I’m really struggling with what it means to be with the poor. I grew up never really thinking about it. There were poor people and that sucked but I cared about where I was. As I grew in my faith and my friends and environment started to change I noticed a trend of it being cool to love the poor. Poor people was where it was at. We started to focus on the many verses where Jesus talked and admired the poor. We started to realize how close the poor people were to Jesus’ message of the good news. It became a hot topic. We talked about it, ran conferences about it and eventually I found myself living among the poorer neighborhoods of Sarnia. The question that still lingers is why? Sure we know what. For some reason our society and faith can always tell us what we need to do. So we know that we should be with the poor. So now I’m starting to wonder and understand why.
What do poor people got that the wealthy folk don’t? Well I’m sure we could all list a bunch of great spiritual answers to that like simplicity, the Sabbath, community and they are all important. But I feel like anyone with money can attain all these same things. It’s easier for poor people maybe to get them, but wealthy people aren’t absent of them.
I think the secret lies in that there is no secret. Poor people aren’t better than rich people. Poor people don’t have a secret access to the Kingdom that rich people can’t get to. That is what is so surprising though. We are always looking for the right kind of people to be around. There is no special person that has a better chance than anyone else. Some people say that if you don’t have poor friends well then you’re not following Jesus. I just can’t buy it.
I think what Jesus was doing was undermining the system that said that those without money were less human than those with money. He wasn’t creating new classes that said the poor are the best and powerful and the rich are the outcasts. He created a system that said there was no powerful anymore besides God, there was no rich or poor or male or female. He did it with money, health and power. The point was never to take the people at the bottom and make them rich, powerful and healthy later on so that they get their turn to have all the perks. The point was to say that no matter where you find yourself, with money or without it, with power or health or without it, you are still valuable and you are still human and you deserve to be treated the same as everyone else and God still loves you.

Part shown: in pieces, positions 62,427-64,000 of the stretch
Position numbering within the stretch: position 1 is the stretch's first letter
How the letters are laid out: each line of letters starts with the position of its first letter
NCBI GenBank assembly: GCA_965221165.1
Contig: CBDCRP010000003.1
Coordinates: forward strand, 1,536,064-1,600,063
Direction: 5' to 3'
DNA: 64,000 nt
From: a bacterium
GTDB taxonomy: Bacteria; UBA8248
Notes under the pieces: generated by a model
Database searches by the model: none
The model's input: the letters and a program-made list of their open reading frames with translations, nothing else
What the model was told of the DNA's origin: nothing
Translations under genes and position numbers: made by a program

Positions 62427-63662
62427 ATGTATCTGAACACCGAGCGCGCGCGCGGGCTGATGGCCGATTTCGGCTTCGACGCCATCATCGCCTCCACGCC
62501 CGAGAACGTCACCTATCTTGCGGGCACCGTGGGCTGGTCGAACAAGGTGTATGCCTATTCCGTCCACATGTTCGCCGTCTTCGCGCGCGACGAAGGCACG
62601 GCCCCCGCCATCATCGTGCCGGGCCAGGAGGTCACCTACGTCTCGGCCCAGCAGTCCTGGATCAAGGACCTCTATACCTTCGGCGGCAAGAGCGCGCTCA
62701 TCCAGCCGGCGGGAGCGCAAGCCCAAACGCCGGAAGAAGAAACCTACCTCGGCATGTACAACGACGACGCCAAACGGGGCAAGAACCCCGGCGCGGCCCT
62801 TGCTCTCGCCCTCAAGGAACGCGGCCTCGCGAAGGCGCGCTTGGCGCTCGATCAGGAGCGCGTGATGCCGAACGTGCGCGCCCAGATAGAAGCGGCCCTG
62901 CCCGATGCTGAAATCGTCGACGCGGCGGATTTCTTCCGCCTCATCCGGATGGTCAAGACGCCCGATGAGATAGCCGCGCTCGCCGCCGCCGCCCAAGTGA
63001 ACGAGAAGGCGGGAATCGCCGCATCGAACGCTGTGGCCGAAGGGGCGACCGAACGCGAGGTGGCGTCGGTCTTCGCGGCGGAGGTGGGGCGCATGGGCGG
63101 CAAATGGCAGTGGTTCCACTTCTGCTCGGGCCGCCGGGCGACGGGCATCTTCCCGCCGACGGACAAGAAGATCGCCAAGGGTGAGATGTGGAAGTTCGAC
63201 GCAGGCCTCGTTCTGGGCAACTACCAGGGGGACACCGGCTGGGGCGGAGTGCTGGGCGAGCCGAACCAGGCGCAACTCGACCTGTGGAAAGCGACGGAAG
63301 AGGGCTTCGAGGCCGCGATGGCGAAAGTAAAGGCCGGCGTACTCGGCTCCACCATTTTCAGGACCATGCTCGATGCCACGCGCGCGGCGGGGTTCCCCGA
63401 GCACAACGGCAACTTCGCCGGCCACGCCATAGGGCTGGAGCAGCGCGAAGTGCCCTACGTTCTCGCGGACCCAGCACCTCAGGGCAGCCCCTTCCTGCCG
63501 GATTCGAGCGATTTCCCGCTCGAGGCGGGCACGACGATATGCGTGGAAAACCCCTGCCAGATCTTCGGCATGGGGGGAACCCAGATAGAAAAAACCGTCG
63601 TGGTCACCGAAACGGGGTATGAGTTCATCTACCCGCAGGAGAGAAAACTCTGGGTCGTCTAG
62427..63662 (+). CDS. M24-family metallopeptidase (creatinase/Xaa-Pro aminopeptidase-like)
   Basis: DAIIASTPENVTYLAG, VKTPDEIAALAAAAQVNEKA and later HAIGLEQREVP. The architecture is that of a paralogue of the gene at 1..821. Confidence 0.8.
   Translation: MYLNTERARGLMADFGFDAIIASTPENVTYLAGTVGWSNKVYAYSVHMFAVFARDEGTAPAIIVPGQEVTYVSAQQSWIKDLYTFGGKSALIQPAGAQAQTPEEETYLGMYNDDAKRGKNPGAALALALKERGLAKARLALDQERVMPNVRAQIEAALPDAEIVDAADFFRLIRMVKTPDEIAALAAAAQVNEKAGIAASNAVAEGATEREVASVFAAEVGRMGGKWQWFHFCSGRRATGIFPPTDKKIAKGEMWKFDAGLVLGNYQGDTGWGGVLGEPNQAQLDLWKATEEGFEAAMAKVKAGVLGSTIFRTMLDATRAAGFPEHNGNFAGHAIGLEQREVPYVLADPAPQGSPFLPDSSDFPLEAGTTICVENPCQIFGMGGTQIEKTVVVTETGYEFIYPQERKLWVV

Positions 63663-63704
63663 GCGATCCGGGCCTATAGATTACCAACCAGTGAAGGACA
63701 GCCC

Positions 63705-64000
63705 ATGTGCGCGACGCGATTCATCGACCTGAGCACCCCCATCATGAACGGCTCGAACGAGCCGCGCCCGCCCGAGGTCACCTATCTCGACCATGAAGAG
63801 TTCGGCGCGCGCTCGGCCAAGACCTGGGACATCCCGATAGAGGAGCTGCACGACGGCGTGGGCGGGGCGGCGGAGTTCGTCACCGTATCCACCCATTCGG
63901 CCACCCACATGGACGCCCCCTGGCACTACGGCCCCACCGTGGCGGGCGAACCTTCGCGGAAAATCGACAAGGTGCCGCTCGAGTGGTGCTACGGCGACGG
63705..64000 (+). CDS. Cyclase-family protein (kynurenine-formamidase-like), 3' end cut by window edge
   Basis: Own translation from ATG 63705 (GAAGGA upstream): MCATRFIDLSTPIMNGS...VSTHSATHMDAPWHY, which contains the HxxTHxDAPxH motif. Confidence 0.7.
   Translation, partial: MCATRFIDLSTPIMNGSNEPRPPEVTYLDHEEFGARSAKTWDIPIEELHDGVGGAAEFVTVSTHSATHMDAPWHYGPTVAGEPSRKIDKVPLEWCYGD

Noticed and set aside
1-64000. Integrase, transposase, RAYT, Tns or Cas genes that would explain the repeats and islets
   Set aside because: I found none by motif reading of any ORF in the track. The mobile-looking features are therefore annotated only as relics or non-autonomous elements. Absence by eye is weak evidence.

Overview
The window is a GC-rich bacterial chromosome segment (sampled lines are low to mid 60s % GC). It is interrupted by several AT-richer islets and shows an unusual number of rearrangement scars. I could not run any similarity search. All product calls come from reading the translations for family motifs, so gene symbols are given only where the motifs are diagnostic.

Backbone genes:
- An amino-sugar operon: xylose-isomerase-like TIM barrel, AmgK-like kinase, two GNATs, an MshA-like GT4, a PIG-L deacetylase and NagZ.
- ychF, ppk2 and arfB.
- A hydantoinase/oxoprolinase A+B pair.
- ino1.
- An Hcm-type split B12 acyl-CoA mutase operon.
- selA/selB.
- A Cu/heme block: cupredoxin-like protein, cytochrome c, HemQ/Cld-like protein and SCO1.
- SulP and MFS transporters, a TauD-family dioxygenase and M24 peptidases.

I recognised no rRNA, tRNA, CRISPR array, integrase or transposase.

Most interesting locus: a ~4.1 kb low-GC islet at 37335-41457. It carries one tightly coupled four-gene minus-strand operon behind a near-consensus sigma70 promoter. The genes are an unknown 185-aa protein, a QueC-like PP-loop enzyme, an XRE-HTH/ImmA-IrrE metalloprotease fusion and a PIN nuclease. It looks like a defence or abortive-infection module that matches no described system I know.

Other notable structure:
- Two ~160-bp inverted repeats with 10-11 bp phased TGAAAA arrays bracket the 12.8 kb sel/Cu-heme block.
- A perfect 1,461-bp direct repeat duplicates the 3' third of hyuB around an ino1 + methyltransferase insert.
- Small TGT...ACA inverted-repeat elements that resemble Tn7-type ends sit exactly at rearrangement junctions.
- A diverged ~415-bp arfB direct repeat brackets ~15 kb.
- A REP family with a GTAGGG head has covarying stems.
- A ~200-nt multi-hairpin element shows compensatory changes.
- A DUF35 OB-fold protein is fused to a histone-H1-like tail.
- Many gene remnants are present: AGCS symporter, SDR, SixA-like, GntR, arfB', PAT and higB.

It sucks to say, but I don’t think that moving downtown to where the poor people are at is going to make you any more of a Christian or any closer to following Jesus. It’s not where you are and who you are with, but how you treat and love those people wherever you are. We tend to pedestalize people who are doing either what we wish we had the guts to do or whatever our bubble says is cool and holy. It sucks because we are falling into the same traps that we hated and pulled away from. Instead of going to bible studies every week, it’s moving near the poor. Instead of going to church every Sunday it’s getting a bus pass to save the enviroment. Instead of buying only Christian music it’s not shopping at Wal Mart. We’ve created another list of righteous and unrighteous things to do and we judge people on whether they do them or not.
I’m tired of jumping on one band wagon after another. Judging people by where they shop, live or how they spend their money. I think it’s time that we learned to treat and love humans as humans no matter what class, race or gender. Rachel and I are not living in this ‘poor neighborhood’ because there is something spectacular about this place. We’re not living here because we want to look cool for moving downtown. We are not living here because God told us to or there is something more spiritual about it. We are living here because it didn’t matter to us where we lived. We are living here because people are people in the rich areas, nice areas or poor areas and this house was a good deal.